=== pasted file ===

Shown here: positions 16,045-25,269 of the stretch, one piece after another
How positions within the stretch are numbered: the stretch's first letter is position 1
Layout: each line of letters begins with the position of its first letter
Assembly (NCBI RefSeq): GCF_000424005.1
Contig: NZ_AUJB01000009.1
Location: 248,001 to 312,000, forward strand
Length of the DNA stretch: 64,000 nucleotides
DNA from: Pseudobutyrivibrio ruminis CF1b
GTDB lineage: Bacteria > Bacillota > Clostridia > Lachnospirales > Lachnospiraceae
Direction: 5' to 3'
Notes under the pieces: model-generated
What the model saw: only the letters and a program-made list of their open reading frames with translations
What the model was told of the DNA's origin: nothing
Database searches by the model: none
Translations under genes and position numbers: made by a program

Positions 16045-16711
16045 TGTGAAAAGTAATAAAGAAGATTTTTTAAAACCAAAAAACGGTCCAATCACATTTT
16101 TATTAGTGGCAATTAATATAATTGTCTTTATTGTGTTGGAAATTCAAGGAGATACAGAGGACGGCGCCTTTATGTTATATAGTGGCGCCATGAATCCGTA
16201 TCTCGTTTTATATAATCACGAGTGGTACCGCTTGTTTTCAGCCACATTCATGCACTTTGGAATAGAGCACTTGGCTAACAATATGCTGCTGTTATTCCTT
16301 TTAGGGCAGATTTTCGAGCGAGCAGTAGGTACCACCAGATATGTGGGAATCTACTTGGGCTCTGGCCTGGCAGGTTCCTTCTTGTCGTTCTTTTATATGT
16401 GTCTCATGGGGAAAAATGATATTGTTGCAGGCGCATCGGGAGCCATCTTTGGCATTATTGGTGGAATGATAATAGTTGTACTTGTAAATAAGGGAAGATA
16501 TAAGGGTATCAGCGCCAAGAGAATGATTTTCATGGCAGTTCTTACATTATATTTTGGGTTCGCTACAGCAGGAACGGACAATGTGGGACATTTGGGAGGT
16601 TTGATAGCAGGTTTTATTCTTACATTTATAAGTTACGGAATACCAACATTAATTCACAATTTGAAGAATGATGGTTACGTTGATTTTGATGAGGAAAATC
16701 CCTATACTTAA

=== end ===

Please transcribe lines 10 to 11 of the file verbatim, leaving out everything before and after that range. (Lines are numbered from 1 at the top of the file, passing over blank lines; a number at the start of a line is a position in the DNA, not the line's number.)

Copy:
Direction: 5' to 3'
Notes under the pieces: model-generated